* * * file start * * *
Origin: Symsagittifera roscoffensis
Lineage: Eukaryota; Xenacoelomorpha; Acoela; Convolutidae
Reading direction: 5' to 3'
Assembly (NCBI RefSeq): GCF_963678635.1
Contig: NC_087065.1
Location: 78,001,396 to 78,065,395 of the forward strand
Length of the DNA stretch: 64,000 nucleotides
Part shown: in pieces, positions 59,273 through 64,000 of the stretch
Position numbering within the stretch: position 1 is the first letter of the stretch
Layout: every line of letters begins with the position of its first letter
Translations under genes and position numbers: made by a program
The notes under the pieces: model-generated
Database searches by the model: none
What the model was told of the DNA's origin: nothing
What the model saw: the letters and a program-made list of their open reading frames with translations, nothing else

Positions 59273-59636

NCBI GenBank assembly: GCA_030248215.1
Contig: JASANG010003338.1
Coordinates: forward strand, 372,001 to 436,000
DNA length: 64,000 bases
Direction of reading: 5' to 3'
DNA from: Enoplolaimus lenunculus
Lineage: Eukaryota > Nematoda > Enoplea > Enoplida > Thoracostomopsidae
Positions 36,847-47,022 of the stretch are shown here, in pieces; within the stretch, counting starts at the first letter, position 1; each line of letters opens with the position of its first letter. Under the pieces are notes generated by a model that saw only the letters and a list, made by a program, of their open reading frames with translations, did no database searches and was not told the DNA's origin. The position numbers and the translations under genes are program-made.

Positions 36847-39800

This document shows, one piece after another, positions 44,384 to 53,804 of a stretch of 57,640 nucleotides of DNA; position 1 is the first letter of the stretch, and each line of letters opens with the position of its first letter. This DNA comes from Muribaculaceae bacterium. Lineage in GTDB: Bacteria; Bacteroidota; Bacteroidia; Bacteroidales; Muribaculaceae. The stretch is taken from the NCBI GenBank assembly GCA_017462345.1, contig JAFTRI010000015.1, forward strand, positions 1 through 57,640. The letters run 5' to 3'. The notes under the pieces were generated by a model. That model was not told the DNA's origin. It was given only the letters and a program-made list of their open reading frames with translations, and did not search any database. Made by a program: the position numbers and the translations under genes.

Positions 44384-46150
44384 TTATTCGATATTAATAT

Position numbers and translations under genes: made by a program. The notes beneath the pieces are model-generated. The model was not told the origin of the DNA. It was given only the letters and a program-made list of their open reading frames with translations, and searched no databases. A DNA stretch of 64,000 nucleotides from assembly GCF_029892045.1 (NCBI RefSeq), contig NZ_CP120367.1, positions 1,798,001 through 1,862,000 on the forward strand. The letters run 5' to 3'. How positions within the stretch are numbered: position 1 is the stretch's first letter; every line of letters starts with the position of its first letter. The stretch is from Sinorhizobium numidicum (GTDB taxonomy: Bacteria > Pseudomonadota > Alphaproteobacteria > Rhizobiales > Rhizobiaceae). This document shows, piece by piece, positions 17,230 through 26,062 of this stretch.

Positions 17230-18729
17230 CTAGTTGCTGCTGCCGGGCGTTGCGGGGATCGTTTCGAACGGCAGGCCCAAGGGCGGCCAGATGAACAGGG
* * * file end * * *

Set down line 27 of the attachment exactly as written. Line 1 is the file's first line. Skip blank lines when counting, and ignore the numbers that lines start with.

Positions 44384-46150